At its best all parties respect their roles in the transaction and this allows the artist to willingly accept the work being requested or purchased outright. In its worst form selling art can be a nightmare, it is a job with the artist being little more than the one who renders the idea with little other input into the creation.  Sometimes an artist can be asked to change a finished piece of art to accommodate an interested client. To the degree the intent of the picture is embraced by the artist the better chance that artist has of creating something worthwhile.

Sunday, July 5, 2015

George Inness Quotes on Art

by Armand Cabrera

Most of these quotes come from the Inness biography Life, Art,and Letters Of George Innes which was written by his son in 1917

Details in the picture must be elaborated only fully enough to produce the impression that the artist wishes to produce. When more than this is done, the impression is weakened or lost, and we see simply an array of external things which may be very cleverly painted, and may look very real, but which do not make an artistic painting. The effort and the difficulty of the artist is to combine the two, namely to make the thought clear and to preserve the unity of impression.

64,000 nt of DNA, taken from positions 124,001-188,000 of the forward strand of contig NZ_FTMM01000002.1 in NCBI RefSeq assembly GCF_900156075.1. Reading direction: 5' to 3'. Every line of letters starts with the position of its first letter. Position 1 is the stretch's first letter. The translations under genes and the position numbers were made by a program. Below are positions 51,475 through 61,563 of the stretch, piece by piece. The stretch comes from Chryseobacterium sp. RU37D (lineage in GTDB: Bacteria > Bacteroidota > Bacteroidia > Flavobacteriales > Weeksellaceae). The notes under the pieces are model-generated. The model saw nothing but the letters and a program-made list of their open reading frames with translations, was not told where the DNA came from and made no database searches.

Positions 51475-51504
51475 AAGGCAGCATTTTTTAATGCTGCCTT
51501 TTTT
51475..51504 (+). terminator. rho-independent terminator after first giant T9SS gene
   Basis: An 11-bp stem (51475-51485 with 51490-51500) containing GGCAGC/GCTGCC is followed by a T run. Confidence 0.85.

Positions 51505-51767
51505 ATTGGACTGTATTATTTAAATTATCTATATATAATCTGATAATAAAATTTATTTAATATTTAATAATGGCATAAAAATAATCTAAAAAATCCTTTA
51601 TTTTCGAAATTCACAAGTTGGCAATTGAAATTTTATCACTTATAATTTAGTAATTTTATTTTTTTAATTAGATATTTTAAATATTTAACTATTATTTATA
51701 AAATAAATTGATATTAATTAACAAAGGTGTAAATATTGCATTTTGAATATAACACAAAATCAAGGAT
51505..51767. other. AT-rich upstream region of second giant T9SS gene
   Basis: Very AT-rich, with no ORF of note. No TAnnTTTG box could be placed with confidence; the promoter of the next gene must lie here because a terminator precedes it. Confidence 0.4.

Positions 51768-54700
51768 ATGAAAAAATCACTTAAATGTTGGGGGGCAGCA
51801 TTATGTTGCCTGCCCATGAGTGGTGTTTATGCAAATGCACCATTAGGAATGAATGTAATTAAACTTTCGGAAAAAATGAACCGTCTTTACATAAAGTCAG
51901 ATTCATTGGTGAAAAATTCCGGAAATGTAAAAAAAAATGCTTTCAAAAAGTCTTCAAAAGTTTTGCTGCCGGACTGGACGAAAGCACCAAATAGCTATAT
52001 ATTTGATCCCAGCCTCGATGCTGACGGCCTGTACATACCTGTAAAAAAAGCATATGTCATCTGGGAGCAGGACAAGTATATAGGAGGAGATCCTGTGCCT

Art is the endeavor on the part of the Mind (Mind being the creative factor) to express through the senses ideas of the great principles of unity

The over love of knowing is a chronic trouble with artists, and produces in their works the appearance of effort and labor instead of that freedom which is the life of truth.
Knowledge must bow to Spirit

The greatness of art is not in the display of knowledge, or in material accuracy, but in the distinctness with which it conveys the impressions of a personal vital force, that acts spontaneously, without fear or hesitation.

We are all the subjects of impressions, and some of us seek to convey the impressions to others. In the art of communicating impressions lies the power of generalizing without losing the logical connection of parts to the whole which satisfies the mind.

Never put anything on your canvas that isn’t of any use; never use a detail unless it means something.

You can only achieve something if you have an ambition so powerful as to forget yourself. 

A picture without passion has no meaning and it would be far better had it never been painted.

Let us believe in Art, not as something to gratify or suit commercial ends, but something to be loved and cherished because it is the handmaid of the spiritual life of the age.